Information for Businesses
The Office of the Attorney General recognizes that most reputable members of the business community intend to operate within the bounds of state and federal consumer protection statutes. While we cannot advise individual businesses about the legality of specific business practices, we offer the following general information on the following topics of particular importance and timeliness:
business pages:Bank Teller Training Credit Card FAQ Price Gouging Protecting Customers' Personal Data
attorney general columns:AG Targets Data-Dumping Credit Card FAQ Price Gouging Not Tolerated
news releases:Abbott Urges Top Lenders... Retailers Required to Conceal.. Tough Price-Gouging Enforcement...
rental purchase agreement:Instructions (PDF) Rental Purchase Agreement Form
- Protecting customers' personal data in storage;
- Concealing credit card numbers on receipts;
- price-gouging - illegally raising prices in times of declared disaster;
- Training for bank tellers to help them recognize exploitation of senior customers; and
- Foreclosure prevention efforts to help homeowners endangered by the mortgage lending crisis.
Most importantly, businesses need to be aware of their role in the prevention of the fast-growing crime of identity theft. Specific legislation has been passed in recent years requiring businesses to protect personal data they collect from customers in a number of ways. Businesses can face substantial penalties for disregarding these requirements.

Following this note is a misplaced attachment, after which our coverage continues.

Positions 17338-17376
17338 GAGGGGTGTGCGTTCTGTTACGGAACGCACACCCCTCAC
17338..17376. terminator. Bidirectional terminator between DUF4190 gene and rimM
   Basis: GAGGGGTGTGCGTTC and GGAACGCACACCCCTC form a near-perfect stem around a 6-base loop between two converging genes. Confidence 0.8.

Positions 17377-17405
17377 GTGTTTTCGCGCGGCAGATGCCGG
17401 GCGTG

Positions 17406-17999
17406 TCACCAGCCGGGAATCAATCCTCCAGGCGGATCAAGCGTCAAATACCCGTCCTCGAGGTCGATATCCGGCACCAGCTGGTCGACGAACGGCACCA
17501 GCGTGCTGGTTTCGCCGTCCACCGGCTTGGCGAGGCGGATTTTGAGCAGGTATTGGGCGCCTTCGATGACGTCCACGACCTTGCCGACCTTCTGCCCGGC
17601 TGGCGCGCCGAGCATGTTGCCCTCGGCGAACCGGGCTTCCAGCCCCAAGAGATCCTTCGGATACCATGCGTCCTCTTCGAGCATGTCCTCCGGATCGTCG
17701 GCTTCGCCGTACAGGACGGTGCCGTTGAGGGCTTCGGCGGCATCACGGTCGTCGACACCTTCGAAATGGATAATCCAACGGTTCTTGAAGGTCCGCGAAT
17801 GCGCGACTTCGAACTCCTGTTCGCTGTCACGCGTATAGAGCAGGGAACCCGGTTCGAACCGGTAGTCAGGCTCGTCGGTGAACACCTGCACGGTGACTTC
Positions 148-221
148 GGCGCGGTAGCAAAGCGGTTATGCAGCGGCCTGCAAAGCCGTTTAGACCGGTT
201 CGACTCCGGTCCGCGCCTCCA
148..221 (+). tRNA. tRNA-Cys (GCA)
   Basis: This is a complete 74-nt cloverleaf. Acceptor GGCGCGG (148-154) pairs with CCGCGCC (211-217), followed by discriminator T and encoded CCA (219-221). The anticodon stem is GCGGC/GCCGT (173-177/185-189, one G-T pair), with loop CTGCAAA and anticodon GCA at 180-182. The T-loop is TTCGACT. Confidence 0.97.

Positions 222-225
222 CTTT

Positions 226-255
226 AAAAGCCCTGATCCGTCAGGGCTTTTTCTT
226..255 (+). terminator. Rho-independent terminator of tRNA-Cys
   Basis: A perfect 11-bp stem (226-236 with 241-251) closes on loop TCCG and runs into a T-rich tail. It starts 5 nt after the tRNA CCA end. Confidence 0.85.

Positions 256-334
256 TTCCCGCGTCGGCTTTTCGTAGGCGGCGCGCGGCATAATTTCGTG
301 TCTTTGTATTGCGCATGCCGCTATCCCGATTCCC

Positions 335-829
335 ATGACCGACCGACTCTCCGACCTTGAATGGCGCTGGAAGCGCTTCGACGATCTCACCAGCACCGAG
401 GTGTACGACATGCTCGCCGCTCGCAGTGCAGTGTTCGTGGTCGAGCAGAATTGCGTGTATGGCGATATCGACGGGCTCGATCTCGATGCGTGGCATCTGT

Businesses should also be aware that in times of disaster, raising prices to exploit shortages of certain commodities may qualify as price-gouging. This office aggressively pursues businesses that violate price-gouging laws.
Many business operators recognize that protecting their customers is not only good business, but also the right thing to do. This agency welcomes oportunities to work in cooperation with businesses to promote the public good.
A good example of a business initiative on behalf of consumers is bank teller training. Some senior Texans fall prey to con artists who persuade them to withdraw increasingly large amounts of cash from their bank accounts. This agency offers training in how to recognize the signs that this is happening and how to intervene.
A more recent collaboration involves the crisis in the home mortgage lending sector, where tens of thousands of homeowners face foreclosure. This agency is urging major lenders to join an effort to help these homeowners keep their homes whenever possible.